Hawthorn’s Round-20 loss to Richmond highlights just how much Luke Hodge will be missed when he retires at the end of the season.
Without the guiding hand of their zen-like ‘General’, the Hawks’ re-jigged 8 man defence, centring around 2 zone off men (which had been the fulcrum of the Hawks’ turnaround in fortunes since the midseason break) resembled headless chooks in the early stages of Sunday’s match. In his absence, they lacked the structure that in recent times has frustrated and suffocated the attack of their opponents.
The Tigers set up a small structure which added to the discord. They had obviously been schooled on how, in Ben Stratton and James Frawley’s absence, the Hawks’ defence had recently struggled against Geelong’s Patrick Dangerfield as a result of their lack of accomplished shut down types on small and mid-sized forwards.
The Hawks’ lack of composure in the transition out of defence caused many turnovers which resulted in easy goals. This was then intensified by Richmond’s very dangerous ‘mosquito fleet’ which fully exploited the Hawks’ youthful foibles with its relentless and unyielding defensive forward line pressure.
James Sicily was impressive once more, but the Tigers caged him in neutral zones with most of his possessions sweeping up across the defence rather than penetrating and setting up the transition into attack.
Sicily was the first player felled in a domino-like chain reaction that saw the Hawks revisit their early season on-field woes. The Hawks had similar inside 50 numbers (47/46 in Richmond’s favour) but the haphazard nature of the entries into attack saw the team only score 3 goals before Roughead scored a major approaching the third quarter siren. Hawthorn’s defensive forwards that have been so pivotal in creating scoring chances, through their relentless harrying of opposition key rebounders, were largely ineffectual in limiting their direct targets. This inability limited the skewing of the rebound out of defence meaning the forward press in support of the attack was impossible. Instead, the Tigers made their extra numbers in defence really count by consistently setting up quick and decisive rebounds out of their back line. This killed the Hawks in transition as a result of the Tigers’ blitzing pace on the spread.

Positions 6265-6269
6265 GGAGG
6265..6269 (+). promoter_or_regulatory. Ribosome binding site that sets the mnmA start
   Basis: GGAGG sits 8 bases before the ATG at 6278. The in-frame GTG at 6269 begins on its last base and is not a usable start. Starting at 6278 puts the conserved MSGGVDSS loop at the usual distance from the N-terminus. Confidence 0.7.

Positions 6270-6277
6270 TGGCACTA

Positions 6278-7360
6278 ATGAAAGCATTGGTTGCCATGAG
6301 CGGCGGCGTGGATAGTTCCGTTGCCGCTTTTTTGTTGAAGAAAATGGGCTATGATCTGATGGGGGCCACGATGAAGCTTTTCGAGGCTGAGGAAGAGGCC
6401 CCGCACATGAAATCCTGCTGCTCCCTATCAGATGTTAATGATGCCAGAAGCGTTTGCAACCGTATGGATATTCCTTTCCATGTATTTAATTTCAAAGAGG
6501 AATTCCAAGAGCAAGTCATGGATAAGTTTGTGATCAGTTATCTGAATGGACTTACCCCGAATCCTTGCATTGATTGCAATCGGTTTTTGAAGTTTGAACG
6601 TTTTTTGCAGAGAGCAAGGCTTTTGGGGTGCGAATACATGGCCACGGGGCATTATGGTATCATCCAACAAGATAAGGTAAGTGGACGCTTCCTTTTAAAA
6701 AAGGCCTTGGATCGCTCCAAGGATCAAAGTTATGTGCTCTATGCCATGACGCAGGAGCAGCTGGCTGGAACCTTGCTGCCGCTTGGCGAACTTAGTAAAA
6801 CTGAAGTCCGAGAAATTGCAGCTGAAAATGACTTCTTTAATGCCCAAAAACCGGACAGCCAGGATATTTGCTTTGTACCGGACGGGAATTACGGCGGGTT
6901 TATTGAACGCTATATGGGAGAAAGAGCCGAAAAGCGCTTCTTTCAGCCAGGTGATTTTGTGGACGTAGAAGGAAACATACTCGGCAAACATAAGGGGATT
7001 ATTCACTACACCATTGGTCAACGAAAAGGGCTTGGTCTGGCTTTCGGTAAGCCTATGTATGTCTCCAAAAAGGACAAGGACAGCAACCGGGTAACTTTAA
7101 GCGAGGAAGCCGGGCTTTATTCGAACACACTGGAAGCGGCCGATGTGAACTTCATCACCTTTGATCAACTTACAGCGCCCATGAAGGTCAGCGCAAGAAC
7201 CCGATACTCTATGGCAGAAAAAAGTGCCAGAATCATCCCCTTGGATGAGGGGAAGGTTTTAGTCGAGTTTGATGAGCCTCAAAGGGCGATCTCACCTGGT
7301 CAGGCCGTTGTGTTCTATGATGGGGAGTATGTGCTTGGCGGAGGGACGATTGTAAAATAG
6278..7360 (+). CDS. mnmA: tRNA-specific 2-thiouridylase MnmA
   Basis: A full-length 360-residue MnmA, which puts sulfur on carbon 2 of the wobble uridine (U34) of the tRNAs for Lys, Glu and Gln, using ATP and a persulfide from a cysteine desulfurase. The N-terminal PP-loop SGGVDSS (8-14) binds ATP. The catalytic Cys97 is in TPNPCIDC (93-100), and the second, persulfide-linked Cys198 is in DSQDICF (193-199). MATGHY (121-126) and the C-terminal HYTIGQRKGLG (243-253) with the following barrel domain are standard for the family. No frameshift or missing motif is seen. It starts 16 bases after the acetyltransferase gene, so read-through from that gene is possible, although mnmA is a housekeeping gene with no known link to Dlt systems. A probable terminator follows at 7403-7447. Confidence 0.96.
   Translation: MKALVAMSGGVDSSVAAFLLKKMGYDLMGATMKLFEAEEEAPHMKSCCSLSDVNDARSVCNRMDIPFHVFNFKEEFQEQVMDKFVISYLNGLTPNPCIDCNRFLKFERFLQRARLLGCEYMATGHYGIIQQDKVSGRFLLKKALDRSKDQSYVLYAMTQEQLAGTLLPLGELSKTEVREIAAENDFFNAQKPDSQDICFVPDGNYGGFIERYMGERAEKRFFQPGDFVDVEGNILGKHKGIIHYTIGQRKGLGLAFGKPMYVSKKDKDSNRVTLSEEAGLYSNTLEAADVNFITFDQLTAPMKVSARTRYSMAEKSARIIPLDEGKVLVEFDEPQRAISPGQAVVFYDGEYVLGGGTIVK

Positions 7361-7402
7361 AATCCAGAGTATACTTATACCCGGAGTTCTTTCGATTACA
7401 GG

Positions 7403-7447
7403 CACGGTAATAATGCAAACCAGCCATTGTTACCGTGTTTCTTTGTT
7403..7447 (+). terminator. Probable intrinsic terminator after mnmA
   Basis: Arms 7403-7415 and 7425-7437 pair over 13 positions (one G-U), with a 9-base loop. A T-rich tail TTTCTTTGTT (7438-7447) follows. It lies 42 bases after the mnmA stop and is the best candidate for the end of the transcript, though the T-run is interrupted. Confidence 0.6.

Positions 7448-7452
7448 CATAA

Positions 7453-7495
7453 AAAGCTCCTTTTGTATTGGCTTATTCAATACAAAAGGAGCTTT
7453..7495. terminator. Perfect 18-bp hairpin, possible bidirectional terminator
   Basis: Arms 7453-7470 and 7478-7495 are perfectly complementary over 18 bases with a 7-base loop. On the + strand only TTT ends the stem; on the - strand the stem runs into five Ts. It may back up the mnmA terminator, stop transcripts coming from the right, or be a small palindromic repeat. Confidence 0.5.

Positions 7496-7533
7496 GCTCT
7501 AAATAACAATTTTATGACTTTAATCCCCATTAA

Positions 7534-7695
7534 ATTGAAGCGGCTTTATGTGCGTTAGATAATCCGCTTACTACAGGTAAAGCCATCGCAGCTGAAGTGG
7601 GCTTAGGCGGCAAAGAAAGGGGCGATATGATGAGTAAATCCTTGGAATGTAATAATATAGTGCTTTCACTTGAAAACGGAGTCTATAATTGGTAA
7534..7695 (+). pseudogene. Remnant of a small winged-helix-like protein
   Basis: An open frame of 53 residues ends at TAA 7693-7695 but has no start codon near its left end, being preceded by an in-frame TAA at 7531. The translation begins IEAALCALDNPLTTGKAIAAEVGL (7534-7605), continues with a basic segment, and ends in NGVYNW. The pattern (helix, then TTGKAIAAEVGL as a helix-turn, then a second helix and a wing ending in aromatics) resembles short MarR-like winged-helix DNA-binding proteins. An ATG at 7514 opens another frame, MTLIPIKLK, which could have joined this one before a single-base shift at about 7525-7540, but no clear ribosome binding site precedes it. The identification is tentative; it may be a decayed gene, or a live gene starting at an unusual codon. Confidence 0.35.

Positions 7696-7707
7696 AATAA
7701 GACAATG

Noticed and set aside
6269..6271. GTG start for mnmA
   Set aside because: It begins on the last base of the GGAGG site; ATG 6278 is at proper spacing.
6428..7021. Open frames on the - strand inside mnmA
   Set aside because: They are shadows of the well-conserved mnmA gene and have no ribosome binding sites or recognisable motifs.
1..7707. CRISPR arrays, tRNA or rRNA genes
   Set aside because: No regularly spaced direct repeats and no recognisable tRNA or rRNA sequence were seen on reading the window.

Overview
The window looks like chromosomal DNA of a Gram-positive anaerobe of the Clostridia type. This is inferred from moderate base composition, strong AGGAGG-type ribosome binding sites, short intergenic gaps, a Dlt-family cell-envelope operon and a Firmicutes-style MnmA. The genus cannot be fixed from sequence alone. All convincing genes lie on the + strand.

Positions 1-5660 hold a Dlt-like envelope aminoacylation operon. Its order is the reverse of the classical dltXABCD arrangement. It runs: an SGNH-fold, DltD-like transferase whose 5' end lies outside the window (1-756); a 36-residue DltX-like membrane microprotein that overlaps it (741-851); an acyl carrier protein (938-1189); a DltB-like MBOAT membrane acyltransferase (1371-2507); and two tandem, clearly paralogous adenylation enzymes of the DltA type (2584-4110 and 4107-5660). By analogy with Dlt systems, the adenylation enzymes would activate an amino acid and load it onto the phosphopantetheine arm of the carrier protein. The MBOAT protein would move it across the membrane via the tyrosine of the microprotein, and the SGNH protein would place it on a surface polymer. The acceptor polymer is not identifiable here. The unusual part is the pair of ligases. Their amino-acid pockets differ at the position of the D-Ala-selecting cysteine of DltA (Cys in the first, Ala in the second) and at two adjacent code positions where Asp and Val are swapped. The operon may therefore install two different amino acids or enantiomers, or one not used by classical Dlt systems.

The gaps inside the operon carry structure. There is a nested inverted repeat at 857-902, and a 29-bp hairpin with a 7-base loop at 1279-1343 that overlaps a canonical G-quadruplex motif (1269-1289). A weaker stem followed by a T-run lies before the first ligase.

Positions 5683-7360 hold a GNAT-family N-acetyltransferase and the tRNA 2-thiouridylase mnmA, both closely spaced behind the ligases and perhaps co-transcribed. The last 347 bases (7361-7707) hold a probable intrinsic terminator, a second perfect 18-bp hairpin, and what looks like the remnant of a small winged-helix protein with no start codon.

Hawthorn waved the white flag of surrender for its 4-man forward line structure half way through the third quarter. They then reverted back to a 6 man structure with Jack Gunston sent forward from his zone-off role in defence. This move was largely inspired by the Hawks looking into their forward 50 and constantly seeing the games’ ultimate road block, Alex Rance. Taylor Duryea had attempted to mark him only to be greeted almost contemptuously with Rance still doing as he pleased.
The change to a more traditional attacking set-up provided more bite with 5 goals coming in the last quarter, but the trade off was the lack of support in defence.
The malaise wasn’t helped by the Tigers assuming control of the midfield. Tom Mitchell was prolific in winning the ball, but lacked his recent cutting edge due to Dion Prestia being a proactive marker on the midfield dynamo. His cause wasn’t helped with the absence of support coming from players such as Ben McEvoy, Shaun Burgoyne and Liam Shiels who all had quiet games. Outside runners Billy Hartung and Ricky Henderson were also ineffective after being in good form with their dash and run in recent games.
From a big picture viewpoint, youngsters Teia Miles and Conor Glass showed real signs of promise. Miles kicked two early goals and then highlighted his versatility by going back. Glass showed dash, skill and desperation, highlighted by his effort in the last quarter to spoil a certain Tigers’ major on the goal line.
This week’s loss was not unexpected as the young Hawks’ team has been up for a while and reality checks are just part and parcel of growing pains.
It was a lovely moment at the games’ conclusion when both teams lined up and cheered Jarryd Roughead as he was chaired off in honour of his 250th game. Huge dues to all the Richmond players and officials for the respect they showed.